Alcos lead the southbound train at Glacier 8/3/02 White Pass & Yukon Route
Skagway, Alaska


Text and photos by Wayne Parsons

Someone said to me "I never knew anything about this!" The speaker was a long time rail buff and he was referring to the motorcar hobby.  It's hard to miss us lately with the increasing number of events and an article last year in Trains magazine.  But his surprise can be excused particularly since he came upon 20 narrow gauge cars at the depot in Skagway, Alaska.  Only one of the speeders here was an original narrow gauge car.  All the rest were "narrowed" or custom built to 3 foot gauge.

Parsons on his Rio Grande car.

Past Shops the grade starts to climb at mp 4.

In this web page you will find photos of the

Motorcar Operators West

Trip to Bennett

on August 3, 2002


This day on the rails started with the 8:30AM safety meeting followed by 9:00AM departure from the Skagway depot.  There's lots of traffic today with three cruise ships in port.  Two trains have already left for White Pass and one for Bennett.  We're going to meet all three.  We'll "go in the hole" on sidings and let the southbound traffic by as we work our way north to Bennett station at mile post 40.6. 

 
 
We arrive at Glacier, mile post 14.1 at 10:10AM and take the siding to wait for the two trains that went ahead of us to White Pass.  This 1,332 foot siding allows work and passenger trains to pass.  Today it's a perfect place for us to wait.
 
Wayne and his mother Anne Parsons at Glacier.  Only this box car (used as a maintenance of way shed) remains from the station that was once home to a gang of track men.  Telephone communications dispatched the men to their duties at all hours. 

Southbound train leaving Glacier.

Waiting at Glacier we spend the time socializing, admiring the scenery, reading, and just generally enjoying being here!  Above the passenger train makes its' way down hill on dynamic braking.  No one is in a hurry to leave this magnificent place!

 

Some people don't know that 99 percent of rails have the size (measured in pounds per yard), foundry, and year of manufacture embossed in the steel.  Here at Glacier the main line is 115 Sydney 1997 and the siding is 85 Algoma Canada 1970.

 

The second train is lead by General Electric locomotive #91. Along with #90, these are the original two diesel engines on the White Pass.  They  have been in service since June 1954.  Their six cylinder engines were built by Alco Products LTD and are rated at 800 horsepower.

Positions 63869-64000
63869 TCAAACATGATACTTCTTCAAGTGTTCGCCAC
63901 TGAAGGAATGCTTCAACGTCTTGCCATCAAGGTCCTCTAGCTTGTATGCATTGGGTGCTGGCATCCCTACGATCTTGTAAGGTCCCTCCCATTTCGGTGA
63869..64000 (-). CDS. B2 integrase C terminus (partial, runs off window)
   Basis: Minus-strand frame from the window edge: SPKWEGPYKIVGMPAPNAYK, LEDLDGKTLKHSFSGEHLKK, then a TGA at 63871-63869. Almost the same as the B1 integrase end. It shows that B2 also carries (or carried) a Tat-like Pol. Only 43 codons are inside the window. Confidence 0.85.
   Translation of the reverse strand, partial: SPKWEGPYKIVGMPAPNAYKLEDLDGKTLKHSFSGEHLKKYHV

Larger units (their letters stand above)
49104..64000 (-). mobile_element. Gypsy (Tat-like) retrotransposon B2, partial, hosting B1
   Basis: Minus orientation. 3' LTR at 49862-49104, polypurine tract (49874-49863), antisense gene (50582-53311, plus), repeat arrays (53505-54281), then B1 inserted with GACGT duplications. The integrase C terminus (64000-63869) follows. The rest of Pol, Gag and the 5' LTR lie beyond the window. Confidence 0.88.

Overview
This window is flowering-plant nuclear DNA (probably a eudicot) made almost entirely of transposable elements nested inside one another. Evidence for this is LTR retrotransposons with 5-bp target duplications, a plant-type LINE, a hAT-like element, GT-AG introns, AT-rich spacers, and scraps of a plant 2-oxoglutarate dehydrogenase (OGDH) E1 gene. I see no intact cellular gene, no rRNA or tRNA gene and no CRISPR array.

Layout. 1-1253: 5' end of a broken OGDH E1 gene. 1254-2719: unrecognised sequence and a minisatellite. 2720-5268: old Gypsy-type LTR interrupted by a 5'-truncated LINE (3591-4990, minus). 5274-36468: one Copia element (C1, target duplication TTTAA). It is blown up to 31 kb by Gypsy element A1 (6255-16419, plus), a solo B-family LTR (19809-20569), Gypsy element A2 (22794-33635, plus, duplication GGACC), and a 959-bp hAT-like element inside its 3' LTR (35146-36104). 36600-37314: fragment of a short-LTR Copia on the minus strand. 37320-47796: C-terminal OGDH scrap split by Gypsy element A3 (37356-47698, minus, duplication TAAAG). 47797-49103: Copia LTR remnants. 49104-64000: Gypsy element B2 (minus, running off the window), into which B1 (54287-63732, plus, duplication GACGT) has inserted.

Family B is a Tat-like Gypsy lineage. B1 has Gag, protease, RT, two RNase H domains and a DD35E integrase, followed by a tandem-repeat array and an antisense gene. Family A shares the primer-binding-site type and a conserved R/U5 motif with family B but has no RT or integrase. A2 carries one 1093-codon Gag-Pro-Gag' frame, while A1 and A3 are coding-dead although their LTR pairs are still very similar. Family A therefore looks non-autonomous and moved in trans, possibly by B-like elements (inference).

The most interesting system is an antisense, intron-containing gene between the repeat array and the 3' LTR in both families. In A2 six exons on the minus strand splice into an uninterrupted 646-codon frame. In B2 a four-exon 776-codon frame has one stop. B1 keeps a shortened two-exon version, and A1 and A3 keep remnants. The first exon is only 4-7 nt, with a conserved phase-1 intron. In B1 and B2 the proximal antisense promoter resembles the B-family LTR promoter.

The three custom cars above were built by Mike Crainer from Cincinnati.  That's Mike operating the third car.  The motors are Onan "P" series 20 HP.  They use a Fairmont transmission and are chain driven.  The roof is a metal frame with removable canvas for that "open air" effect.

   

Terry Borden aligns the switch for the main.

As we leave Glacier, Terry Borden lines the switch for the main.  Note the bridge number 15C in the photo at right.  This means it's the third bridge (the first two were A and B) in the 15th mile.

Motorcar on trestle just above Glacier.


Our modern day approach to the original tunnel is a beautiful  sweeping curve framed by  rock faces and summer greenery.  Time has hidden the struggle in the cold winter of  1898-99 to punch a 245 foot hole in this mountain with only hand drills and black powder. 

 Break through happened Jan 29, 1899.

Mile post 16

Old Gulch bridge 18A

Getting across the White Pass Fork of the Skagway river posed quite an engineering problem for Michael Heney.

New 18A bridge opened in 1969

The first solution, before there was any bridge, was a switchback going up the creek in the view above.  This was used until the original Gulch bridge number 18 A at left could be built in 1901.  This trademark bridge, seen on the company's logo, was abandoned in 1969 when heavier trains started hauling lead-zinc.  The new 18A bridge leads to a 675 ft tunnel. 

On the siding at Log Cabin waiting for the Bennett train.

South bound train at mp 33 Log Cabin

The Chilkoot and White Pass trails converged at Log Cabin where the North-West Mounted Police had a detachment.  Log Cabin is situated on a plateau 28 feet higher than the White Pass itself.  Here in August 1898 men could choose to go north to the original gold strikes near Dawson or east to closer new fields near Atlin.


The church was shared by all religions.

Wayne and Anne Parsons

The church at Bennett has been stabilized with heavy wooden beams inside.  Above is the view north across Lake Bennett in the direction of Carcross, Whitehorse, and Dawson.  What did the men waiting for the winter ice to break up think of this view? 

 

Bennett has been the site of much rail building activity.  Operations here were busy even after the gold rush ended.  Just south of the station was a large yard used to make up the ore trains in the 70's.  The yard has been removed now.  So, at Bennett there is a variety of rail.  1898 Illinois Steel 1898 72LB.  Cambria 72LB 1912 Ohio.  LI&S Co SW 5 Scranton 1900.  LI&S Co SW 7 Scranton 1900.  This LI&S Co rail marking appears to be saying which furnace SW 5 or SW 7 the rail came from. 

 

When doing these reports on motorcar trips I try to select photos that show the sights and include other people.  As it turns out this was my 78 year old mother Anne Parsons' third motorcar ride with me.  She's in great health and I'm lucky to have this time with her.  So, Mom this page is dedicated to you.  Thanks for coming with me to one of my favorite places in the world, the White Pass & Yukon Route.

Bennett station at mile post 40.6 and 2156 feet above sea level.

Return to home page---------Comments are welcome via e-mail wparsons@ix.netcom.com